Diff = 48 - 0 = 48

ASCII of 'A' = 65
Index of 1st letter in array = 10
Diff = 65 - 10 = 55

 
Norm Radder
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No need for comments
 
Junilu Lacar
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Norm Radder wrote:
What do you think about them?

There aren't any comments describing what the code is doing and how it is doing it.
What are the hardcoded magic numbers?  48 and 55?

Carlos Reves wrote:Sorry... Just added the comments.

Don't use comments as a substitute for readable and expressive code. That's a smell.  If you have to add comments to explain what the code is doing, then your code needs to be refactored for clarity.

Part of the problem is that you're using a single array to hold different types of codes.  My solution (somebody posted the same problem a while ago) used one array for digits and another one for letters.  This allows you to use integer arithmetic to figure out the index of the corresponding code since char is an integer type.  That is, '9' - '0' will give you 9, which is the index of '9' in {'0', '1', '2', '3', '4', '5', '6', '7', '8', '9'}.  Similarly, 'Z' - 'A' is 26 25, which is the index of 'Z' in an array of letters {'A', 'B', ..., 'Z'}

If you use this scheme, you can eliminate the unintuitive 48 and 55 magic numbers.

Also, there's just too much code in either of those methods.  It's not readable at all.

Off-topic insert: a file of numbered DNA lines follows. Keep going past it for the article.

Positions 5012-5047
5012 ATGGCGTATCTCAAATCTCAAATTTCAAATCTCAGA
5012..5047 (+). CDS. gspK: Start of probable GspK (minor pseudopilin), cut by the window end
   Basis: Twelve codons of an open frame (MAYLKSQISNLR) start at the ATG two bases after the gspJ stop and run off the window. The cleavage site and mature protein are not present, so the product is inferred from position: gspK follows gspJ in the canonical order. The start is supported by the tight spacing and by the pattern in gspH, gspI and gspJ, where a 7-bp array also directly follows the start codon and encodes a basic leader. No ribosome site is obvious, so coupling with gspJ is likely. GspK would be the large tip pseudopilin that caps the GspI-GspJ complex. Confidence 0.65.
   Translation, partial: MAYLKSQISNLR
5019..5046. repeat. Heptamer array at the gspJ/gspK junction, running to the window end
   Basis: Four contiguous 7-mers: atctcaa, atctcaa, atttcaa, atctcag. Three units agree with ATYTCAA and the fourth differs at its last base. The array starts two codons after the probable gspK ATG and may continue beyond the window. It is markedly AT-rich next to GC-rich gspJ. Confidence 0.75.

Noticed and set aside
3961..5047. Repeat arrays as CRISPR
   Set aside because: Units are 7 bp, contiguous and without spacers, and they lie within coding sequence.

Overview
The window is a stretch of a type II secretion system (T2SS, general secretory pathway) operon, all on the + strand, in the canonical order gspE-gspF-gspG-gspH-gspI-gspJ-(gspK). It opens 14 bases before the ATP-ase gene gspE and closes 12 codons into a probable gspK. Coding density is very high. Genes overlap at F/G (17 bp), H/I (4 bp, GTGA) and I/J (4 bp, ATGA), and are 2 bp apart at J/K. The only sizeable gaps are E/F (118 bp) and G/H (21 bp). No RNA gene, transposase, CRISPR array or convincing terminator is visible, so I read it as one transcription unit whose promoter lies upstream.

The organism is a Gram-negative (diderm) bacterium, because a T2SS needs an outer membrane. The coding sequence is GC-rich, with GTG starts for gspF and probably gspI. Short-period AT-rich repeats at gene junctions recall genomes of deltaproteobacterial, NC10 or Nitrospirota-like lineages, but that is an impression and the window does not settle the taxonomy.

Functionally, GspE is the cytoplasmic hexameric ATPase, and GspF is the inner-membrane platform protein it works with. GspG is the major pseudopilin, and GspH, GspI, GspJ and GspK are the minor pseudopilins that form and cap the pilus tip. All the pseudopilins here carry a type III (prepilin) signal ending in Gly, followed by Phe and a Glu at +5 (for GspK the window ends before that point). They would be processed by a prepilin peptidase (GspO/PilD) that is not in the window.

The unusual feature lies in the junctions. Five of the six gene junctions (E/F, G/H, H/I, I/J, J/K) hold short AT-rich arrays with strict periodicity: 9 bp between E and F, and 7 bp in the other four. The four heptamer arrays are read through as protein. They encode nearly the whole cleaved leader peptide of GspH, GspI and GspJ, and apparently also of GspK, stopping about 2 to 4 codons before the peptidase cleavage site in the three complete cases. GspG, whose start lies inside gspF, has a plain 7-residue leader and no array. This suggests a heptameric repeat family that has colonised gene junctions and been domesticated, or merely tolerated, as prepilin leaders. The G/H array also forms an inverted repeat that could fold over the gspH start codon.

Junilu Lacar
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Note: don't let my example array lead you to think that's what I had in my solution.  You have to figure out what the appropriate content of the array should be if you're going to translate a char to its equivalent Morse code.
 
Carlos Reves
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Thanks guys for the inputs.

back to the drawing board then.

Best regards
Carlos
 
Campbell Ritchie
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Carlos Reves wrote:. . . ASCII of '0' = 48
Index of 1st digit in array = 0
Diff = 48 - 0 = 48

ASCII of 'A' = 65
Index of 1st letter in array = 10
Diff = 65 - 10 = 55

But '0' is not 0. It is 48. A char is a number and you can do arithmetic with it. You can write n − '0' and there will be no need for the literal 48. The same applies to 'A'. By using 'A' and 'a' you can enhance your application to support uppercase and lowercase writing. Or even use n % 0x20. You may find it is easier to use hex numbers rather than decimal.

Junilu has already told you much of that.
 
Piet Souris
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My advice: don't use arrays that need index juggling. Simply use: String[] morseCodes = new String[256], (or small enough), and get the morse code by: morseCode = morseCodes(char).
If you think that is wasting too much memory, then use a HashMap (or two).
 
Carlos Reves
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I've done some changes. Created a new class for Morse Symbols. Here are my changes (the Test class didn't change so won't put it here).

No magic numbers allready...

Best regards